The Civil Rule Of Law Essay

The Civil Rule Of Law Essay

Length: 1777 words (5.1 double-spaced pages)

Rating: Better Essays

Open Document

Essay Preview

In his book Boudreau then establishes that the British rule of law which Canada has adopted holds an underling promise to address issue of law and order with fairness and equality for all who come under it. According to Boudreau, legal traditions held by Canada from Great Britain and embedded in the rule of law include the separation of judicial and political aspects of the system, the presumption of innocence until an accused if found guilty, and an accused right to a fair trail under the court of law (p.79). With the justice system supposedly under the terms of the British rule of law, to protect the rights and safety of individuals is to be its goal, while at the same time operating in the public interest (p.79). This meant that the justice system was responsible for holding people accountable for their actions. From this Boudreau gives a clear account of the two views of criminal discourse in the city: the traditional perspective; and the progressive perspective. Here Boudreau successfully establishes that traditionalism focused primarily on the individual committing crime, supporting increases in surveillance and stricter law enforcement (p.76). On the other hand, progressivism is more concerned with the social generation and meaning of crime, crime being considered an inevitable consequence of social and economic change, like that brought about in the city of Halifax towards modernity (p.77). Boudreau is clear in emphasising that the importance of understanding the perceptions of social disorder, the meaning of criminal acts, and the criminal behind them, is that it illustrates how people in Halifax treat crime, its perpetrators, and potential perpetrators (p.78). The issue with formal justice according Boudreau’s argument ...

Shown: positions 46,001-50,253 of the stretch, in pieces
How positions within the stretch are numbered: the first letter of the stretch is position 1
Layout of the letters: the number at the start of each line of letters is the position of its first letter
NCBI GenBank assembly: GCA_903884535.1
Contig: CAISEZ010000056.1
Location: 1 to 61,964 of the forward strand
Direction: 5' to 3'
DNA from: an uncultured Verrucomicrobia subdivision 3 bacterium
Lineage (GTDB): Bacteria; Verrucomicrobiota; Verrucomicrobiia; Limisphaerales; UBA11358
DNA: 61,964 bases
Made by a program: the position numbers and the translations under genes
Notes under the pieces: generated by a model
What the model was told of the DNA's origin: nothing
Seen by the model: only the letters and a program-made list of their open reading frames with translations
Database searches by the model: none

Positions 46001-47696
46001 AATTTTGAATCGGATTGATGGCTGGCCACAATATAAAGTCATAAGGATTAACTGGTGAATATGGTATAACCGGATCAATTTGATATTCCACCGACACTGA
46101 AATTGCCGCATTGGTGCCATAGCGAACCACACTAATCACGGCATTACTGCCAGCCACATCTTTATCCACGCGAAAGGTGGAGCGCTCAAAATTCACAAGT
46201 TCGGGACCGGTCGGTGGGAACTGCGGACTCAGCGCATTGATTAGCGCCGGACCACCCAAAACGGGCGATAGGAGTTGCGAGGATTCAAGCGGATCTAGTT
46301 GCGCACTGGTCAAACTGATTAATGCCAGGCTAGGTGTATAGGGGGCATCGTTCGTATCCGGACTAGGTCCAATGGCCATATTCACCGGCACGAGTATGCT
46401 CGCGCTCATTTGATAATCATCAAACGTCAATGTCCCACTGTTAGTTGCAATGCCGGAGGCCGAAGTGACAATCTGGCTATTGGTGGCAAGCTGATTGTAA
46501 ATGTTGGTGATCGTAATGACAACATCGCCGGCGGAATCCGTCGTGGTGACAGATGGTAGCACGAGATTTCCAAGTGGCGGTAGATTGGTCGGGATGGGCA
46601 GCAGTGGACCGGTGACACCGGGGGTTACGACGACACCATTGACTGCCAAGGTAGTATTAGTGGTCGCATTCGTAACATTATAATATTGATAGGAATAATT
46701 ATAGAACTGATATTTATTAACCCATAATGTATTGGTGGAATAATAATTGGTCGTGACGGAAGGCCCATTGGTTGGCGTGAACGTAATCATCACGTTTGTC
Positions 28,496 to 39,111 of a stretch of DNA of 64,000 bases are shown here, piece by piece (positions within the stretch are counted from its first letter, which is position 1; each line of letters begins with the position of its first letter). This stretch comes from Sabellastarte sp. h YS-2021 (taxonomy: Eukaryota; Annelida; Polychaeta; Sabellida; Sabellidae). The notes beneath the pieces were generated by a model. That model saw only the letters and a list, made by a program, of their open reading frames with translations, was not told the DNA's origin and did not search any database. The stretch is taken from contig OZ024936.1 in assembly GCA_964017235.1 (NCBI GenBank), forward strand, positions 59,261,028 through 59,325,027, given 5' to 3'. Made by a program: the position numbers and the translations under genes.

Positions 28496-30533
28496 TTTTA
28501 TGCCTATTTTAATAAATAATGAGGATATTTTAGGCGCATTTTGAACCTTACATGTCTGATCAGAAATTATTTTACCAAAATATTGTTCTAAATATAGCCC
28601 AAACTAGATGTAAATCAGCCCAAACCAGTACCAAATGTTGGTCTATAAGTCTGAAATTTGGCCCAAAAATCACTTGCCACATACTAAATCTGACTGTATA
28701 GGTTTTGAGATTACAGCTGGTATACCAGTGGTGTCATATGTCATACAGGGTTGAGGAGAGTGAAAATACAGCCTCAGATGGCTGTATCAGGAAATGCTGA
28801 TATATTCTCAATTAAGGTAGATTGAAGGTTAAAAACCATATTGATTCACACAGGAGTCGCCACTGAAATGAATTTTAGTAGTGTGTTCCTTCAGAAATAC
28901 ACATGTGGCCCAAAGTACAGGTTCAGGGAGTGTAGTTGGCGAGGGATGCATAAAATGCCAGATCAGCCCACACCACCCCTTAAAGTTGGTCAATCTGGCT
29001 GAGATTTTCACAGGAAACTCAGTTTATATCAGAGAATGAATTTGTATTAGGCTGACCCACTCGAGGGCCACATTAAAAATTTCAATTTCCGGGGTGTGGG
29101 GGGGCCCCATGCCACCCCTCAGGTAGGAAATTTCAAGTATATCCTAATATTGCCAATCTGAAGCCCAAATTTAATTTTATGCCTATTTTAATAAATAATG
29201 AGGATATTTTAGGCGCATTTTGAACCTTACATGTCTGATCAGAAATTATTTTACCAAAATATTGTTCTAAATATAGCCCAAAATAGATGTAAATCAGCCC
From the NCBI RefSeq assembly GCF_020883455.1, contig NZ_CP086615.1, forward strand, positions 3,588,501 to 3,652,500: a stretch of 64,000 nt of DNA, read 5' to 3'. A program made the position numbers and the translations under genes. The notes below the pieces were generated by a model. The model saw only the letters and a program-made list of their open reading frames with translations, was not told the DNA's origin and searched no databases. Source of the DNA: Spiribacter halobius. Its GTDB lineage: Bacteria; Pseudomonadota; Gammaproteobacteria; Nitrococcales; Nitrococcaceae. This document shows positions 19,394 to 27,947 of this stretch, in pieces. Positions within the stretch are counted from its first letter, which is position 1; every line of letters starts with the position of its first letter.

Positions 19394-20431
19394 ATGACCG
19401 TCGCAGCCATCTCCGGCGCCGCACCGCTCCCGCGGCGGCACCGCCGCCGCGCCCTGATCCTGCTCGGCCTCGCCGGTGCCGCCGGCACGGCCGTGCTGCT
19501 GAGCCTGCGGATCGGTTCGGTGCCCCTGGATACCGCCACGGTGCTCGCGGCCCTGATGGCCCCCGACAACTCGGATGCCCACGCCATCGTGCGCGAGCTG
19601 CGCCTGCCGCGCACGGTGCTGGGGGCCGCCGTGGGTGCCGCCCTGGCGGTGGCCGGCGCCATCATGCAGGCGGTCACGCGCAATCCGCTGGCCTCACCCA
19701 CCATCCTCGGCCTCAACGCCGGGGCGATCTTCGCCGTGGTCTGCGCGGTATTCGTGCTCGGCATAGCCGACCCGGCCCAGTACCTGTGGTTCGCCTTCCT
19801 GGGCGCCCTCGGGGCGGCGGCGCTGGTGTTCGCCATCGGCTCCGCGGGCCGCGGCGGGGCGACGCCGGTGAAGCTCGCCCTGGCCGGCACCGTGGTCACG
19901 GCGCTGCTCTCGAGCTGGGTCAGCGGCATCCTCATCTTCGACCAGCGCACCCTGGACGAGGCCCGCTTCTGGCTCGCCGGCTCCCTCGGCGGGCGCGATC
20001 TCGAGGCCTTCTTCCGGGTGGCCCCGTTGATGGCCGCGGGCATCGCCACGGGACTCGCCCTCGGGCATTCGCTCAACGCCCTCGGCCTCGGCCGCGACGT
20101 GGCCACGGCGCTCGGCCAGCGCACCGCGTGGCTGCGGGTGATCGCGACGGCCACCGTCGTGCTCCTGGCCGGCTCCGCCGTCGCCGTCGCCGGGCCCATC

... middle of paper ...


...rule of law set out to address this struggle holds a theoretical principle to treat all who come before it fairly and equally. With this Boudreau further argues that the formal judicial system systematically construct an opinion amongst the public about criminality and shaping the image of crime and the criminal. In the final chapters of his book Boudreau is clear and concise in demonstrating how this construction of the image of crime and the criminal perpetuates existing socio-economic inequalities and inequalities in class, gender and ethnic relations. With this I can say Boudreau has effectively convinced me of his argument that the justice system presents a contradiction in the rule of law, as it promises equality and fairness to all who come before it, yet otherwise can be demonstrated. Overall I fell Boudreau was effective in demonstrating this contradiction.